On Friday, DNV GL held the fourth U.S. Offshore Wind Roundtable Discussion at the company’s Houston headquarters. DNV GL, the Business Network for Offshore Wind (BNOW), Boskalis Offshore Energy and Huisman-US hosted more than 100 maritime industry stakeholders for a discussion on the supply chain capabilities and the present state of the U.S. East Coast offshore wind market.
Attendees heard about the growing opportunities in the market and reducing risks for investments in vessels and ports needed to grow the U.S. offshore wind industry. At the meeting, there was a special focus on permitting and how the future project pipeline affects investment in vessels and the management of the logistics to match U.S. port assets.
The U.S. Offshore Wind Roundtable Discussion was first held in 2018 when the growth outlook for the U.S. market was gaining traction. At that time, it had become clear that offshore wind was poised to become a major contributor to global energy production, DNV GL said.
Doug Campbell, senior sales manager at Huisman-US Equipment, and Robb Erickson, senior vice president of marine services at Boskalis, envisioned manufacturers and service suppliers to the market coming together to collaborate and jointly explore the innovations and trends that would align the industry for future growth and development.
To bring their vision of an industry-led event to life, the pair approached BNOW, an organization whose mission is to support the development of offshore wind-generated renewable energy in the U.S. and promote the growth of an offshore wind supply chain.
“This meeting comes at the start of a new decade with enormous potential,” Liz Burdock, president and CEO of BNOW told attendees. “Yet, while there is an expectation for the U.S. market to deploy at least 10 GW over the next decade, there are obstacles that must be overcome for this development to be realized, and this coalition has an important role to play in laying the groundwork for the success of the industry.”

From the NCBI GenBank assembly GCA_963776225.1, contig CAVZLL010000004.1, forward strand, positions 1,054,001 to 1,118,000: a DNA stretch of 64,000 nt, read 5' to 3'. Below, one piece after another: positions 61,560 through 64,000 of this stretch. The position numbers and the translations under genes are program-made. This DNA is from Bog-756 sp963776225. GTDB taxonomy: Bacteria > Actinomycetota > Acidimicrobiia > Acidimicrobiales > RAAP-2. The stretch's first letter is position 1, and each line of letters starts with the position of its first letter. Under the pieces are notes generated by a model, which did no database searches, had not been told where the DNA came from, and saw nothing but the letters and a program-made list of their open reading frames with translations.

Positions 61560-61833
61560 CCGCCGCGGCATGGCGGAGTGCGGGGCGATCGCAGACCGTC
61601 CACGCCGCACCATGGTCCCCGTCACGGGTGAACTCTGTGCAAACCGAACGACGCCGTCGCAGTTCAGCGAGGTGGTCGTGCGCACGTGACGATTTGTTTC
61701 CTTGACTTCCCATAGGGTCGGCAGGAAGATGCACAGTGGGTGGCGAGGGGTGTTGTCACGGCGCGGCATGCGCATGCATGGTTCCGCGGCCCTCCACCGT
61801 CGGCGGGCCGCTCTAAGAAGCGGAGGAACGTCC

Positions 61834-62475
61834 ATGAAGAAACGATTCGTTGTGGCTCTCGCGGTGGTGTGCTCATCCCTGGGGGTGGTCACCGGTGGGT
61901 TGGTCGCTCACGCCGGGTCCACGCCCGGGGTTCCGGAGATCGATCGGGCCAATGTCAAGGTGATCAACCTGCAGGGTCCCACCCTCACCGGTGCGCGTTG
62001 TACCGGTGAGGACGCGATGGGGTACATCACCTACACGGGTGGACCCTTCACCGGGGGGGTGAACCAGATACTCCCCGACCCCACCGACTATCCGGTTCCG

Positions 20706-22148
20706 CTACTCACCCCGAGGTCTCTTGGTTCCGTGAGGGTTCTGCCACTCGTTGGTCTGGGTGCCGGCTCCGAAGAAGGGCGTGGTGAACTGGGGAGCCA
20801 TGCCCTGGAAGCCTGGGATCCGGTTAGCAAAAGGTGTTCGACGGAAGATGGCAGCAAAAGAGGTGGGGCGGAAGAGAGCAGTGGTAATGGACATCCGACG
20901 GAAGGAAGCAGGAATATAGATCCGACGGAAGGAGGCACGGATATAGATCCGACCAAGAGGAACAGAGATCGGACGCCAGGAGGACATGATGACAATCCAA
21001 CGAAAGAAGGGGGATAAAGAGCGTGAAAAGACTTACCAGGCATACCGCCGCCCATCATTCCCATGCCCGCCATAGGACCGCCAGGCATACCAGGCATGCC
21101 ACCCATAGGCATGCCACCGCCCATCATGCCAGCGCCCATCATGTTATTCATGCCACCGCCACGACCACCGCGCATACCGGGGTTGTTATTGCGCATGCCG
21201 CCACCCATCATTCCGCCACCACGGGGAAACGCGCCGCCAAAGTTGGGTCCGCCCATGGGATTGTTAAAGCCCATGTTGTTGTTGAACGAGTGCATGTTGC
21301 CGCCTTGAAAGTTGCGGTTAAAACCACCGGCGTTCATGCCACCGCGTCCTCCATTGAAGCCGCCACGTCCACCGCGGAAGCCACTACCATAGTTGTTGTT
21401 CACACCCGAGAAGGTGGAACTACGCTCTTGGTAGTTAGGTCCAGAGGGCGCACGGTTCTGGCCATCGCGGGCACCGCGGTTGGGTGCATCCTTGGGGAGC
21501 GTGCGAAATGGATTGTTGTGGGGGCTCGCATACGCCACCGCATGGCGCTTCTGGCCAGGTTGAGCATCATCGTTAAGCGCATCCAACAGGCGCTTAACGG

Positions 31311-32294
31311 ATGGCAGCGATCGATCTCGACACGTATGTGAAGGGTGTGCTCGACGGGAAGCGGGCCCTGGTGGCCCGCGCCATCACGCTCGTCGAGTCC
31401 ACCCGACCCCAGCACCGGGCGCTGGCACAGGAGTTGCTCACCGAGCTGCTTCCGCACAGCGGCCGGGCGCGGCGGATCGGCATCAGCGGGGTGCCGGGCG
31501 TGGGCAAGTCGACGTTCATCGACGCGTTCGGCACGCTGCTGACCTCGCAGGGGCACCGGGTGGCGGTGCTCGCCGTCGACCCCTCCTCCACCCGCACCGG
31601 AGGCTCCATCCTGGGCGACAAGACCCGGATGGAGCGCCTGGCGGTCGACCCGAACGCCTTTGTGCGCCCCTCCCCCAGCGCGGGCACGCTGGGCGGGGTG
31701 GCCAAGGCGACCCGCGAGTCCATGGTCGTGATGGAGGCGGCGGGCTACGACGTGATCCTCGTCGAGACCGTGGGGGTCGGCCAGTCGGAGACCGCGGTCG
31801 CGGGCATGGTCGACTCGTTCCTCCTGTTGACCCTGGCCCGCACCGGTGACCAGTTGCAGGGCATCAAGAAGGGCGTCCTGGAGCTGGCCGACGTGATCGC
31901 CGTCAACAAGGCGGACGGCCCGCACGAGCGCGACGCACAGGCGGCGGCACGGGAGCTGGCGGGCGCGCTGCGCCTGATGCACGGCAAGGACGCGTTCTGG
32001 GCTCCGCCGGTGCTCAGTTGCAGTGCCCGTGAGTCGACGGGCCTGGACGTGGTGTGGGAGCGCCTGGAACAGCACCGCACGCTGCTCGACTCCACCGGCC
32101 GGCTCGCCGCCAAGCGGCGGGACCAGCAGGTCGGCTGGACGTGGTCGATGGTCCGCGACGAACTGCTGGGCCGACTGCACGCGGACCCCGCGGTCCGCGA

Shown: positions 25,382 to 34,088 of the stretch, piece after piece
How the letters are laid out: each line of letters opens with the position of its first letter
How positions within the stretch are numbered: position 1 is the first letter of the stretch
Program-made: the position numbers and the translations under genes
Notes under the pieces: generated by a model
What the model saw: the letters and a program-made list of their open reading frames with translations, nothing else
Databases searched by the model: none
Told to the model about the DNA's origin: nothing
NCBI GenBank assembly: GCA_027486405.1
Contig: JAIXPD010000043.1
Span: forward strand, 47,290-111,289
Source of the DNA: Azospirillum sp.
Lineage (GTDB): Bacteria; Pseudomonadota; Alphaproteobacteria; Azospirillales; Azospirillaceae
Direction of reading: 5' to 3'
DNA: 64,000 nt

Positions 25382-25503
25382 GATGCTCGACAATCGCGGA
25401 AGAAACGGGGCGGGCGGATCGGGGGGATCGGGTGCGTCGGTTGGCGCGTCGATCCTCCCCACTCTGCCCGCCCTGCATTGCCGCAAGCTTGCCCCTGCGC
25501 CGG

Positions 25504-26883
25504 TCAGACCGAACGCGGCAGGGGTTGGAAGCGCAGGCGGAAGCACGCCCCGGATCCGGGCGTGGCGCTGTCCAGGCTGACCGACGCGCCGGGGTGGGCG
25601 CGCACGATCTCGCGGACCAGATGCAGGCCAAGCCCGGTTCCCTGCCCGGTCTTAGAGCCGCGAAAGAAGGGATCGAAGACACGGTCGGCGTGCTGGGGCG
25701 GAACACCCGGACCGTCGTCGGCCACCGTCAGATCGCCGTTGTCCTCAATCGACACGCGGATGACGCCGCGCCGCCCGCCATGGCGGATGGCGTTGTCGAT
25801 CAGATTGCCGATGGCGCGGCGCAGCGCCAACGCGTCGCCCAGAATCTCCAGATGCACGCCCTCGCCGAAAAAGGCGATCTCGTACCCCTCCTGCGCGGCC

Nearly 84% of U.S. domestic waterborne tonnage is transported via barge, which makes tug and towboat transportation a critically important part of U.S. commerce. Cheryl Stahl, senior principal consultant at DNV GL, led an examination of the complex issue of balancing historical waterway uses and proposed offshore wind farms along the U.S. east coast.
“Tug and tow vessel traffic transits along the coastline,” said Stahl. “Some of the historic trade routes cross the NY draft offshore wind lease areas. One might suggest shifting the tug traffic east of the leases. However, a shift east would take the vessels into deeper waters and higher winds, which is a potential safety concern.”
Stahl emphasized that while the Bureau of Ocean Energy Management has yet to release the final NY Bight and California wind energy areas, developers that are considering bidding for these lease areas should take care that they consider maritime uses and traffic in and around their lease so that they are not caught in an unexpected situation. “There’s nothing worse than spending hundreds of millions of dollars and then finding out that certain portions of the lease area are going to cause significant issues with the authorities.”
DNV GL said that forecasts predict that the offshore wind market globally is expected to increase six-fold over the next decade, with the growth rate of the U.S. market forecasted at 200 to 300 times existing levels. “There is no doubt there are risks to the market, but major opportunities are arising across the entire supply chain from installation to maintenance through to crew vessels, and the industry will be better off when these challenges are addressed together,” said Nick Prokopuk, DNV GL’s maritime business development manager leading the offshore wind segment.